USPS' increased focus on parcel deliveries has resulted in solid volume increases for the past several years. In its 2014 fiscal year, which ended Sept. 30, shipping and package services volume grew by 8.1 percent to 300 million pieces from a year-earlier. The growth in the package business, along with price increases implemented early in 2014 that actually resulted in year-over-year operating revenue gains for first-class mail, enabled USPS to post back-to-back annualized operating revenue increases, reversing a four-year decline that began in 2008.
Fiscal 2014 operating revenue rose to $67.8 billion from $67.2 billion. Factoring out a one-time, $1.3 billion revenue hit due to changes in accounting estimates for its "Forever" stamps, fiscal 2014 operating revenue would have been $1.9 billion higher than in the prior years, USPS said. However, its net loss widened to $5.5 billion from $5 billion as the agency grappled with continued shrinkage in its core business and a large financial liability that it lacks the resources to meet.
USPS confronts a seemingly intractable decline in first-class mail volumes, due in large part to digital migration of traditional mail services. Fiscal 2014 first-class mail volumes dropped by 2.2 billion pieces year-over-year, leading to a 1.8-percent decline in overall mail volumes. "There's no sign of a let-up" in the trend, Donahoe told reporters.
USPS has also been hit by consolidations across multiple U.S. industries that have shrunk the universe of mailers and reduced the volume of first-class, single-piece mail dropped into mailboxes across the country. Donahoe said USPS has experienced a 60-percent decline in so-called blue-box mail, coined for the color of mailboxes, over the past 10 years.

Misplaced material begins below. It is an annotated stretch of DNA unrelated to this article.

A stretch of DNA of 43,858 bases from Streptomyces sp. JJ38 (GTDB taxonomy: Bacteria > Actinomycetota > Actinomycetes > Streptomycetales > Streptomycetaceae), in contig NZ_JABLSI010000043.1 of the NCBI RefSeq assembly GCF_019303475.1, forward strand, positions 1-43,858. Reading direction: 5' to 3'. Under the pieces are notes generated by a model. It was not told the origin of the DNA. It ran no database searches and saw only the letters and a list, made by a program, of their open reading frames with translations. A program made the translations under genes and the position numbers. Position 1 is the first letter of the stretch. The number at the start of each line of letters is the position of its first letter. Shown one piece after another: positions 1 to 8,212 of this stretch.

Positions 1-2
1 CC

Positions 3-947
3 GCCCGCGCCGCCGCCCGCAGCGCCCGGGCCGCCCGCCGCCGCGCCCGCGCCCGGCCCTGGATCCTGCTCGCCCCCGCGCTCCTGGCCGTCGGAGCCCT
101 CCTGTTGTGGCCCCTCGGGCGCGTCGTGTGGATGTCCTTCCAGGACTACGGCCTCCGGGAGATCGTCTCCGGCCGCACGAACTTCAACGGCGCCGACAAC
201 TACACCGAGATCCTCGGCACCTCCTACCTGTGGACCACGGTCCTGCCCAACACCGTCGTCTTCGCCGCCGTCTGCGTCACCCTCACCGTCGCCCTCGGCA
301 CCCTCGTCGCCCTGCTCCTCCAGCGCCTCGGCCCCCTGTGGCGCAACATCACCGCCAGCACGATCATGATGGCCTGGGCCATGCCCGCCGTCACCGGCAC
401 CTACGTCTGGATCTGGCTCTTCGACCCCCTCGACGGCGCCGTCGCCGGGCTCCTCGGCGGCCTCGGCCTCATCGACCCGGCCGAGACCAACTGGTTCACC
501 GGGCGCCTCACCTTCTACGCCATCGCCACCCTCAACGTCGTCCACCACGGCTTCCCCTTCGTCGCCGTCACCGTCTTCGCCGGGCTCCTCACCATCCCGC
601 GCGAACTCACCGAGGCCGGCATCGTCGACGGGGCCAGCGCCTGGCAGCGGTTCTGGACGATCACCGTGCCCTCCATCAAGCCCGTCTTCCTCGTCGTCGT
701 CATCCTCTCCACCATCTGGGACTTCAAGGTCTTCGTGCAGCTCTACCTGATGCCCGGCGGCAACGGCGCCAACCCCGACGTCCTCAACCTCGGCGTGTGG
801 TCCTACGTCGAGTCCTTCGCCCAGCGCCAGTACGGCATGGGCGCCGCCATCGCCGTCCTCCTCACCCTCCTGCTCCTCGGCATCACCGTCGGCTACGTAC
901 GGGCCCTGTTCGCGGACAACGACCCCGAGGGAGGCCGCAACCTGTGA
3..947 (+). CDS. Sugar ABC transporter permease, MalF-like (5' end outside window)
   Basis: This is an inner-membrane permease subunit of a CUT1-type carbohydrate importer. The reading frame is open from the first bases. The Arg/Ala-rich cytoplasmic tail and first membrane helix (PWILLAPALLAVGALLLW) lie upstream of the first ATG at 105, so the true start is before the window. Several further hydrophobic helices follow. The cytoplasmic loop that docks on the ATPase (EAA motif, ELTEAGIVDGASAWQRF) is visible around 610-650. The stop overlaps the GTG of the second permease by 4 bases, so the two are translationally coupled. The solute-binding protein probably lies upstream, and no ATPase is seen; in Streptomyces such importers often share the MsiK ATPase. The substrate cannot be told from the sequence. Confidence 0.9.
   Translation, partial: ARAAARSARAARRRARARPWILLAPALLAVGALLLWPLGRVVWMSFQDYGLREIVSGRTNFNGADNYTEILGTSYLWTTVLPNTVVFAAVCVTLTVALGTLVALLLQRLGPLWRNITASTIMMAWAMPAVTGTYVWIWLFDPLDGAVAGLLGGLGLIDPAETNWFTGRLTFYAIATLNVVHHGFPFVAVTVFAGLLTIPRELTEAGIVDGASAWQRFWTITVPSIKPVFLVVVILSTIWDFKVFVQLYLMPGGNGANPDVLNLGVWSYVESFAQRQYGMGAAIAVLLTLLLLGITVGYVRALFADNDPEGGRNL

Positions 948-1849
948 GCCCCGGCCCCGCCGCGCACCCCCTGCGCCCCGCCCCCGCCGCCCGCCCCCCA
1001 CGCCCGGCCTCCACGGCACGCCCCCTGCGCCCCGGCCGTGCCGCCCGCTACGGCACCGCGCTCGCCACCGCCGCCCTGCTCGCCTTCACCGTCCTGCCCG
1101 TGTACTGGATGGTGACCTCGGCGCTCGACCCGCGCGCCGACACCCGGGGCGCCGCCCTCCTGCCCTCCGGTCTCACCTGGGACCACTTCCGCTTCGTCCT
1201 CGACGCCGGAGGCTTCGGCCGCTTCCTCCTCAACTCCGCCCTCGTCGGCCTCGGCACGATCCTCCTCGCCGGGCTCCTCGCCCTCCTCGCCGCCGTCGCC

The largest cost item is a $5.7 billion Congressionally mandated liability to pre-fund retiree health benefits. USPS defaulted on the obligation in September, citing insufficient cash reserves to make the payment by the end of its fiscal year.
Donahoe said it will be impossible for USPS to overcome the drop in first-class mail without legislative reform that allows it to reorganize its finances and enter new lines of business. Donahoe said USPS would be keenly interested in delivering beer, wine, and spirits, product lines that it is currently barred from entering. It also wants to consider broadening its penetration into grocery deliveries, especially with Amazon, he added. Such initiatives require prior approval from the Postal Regulatory Commission, however.
Donahoe affirmed support for postal reform legislation sponsored by Sens. Tom Carper, D-Del., and Tom Coburn, R-Okla., that would eliminate the current retiree health care payment schedule, cancel any outstanding USPS payment obligations, suspend payments until fiscal year 2016, and then begin a new payment schedule amortized over 40 years.
The legislation would also allow USPS to move to a five-day a week mail delivery schedule if it finds that it would help attain long-term solvency and if total mail volume during any period of four consecutive quarters drops below 140 billion pieces. USPS had floated a proposal to reduce weekly mail deliveries to five days from six, but dropped the idea amid a strong public backlash.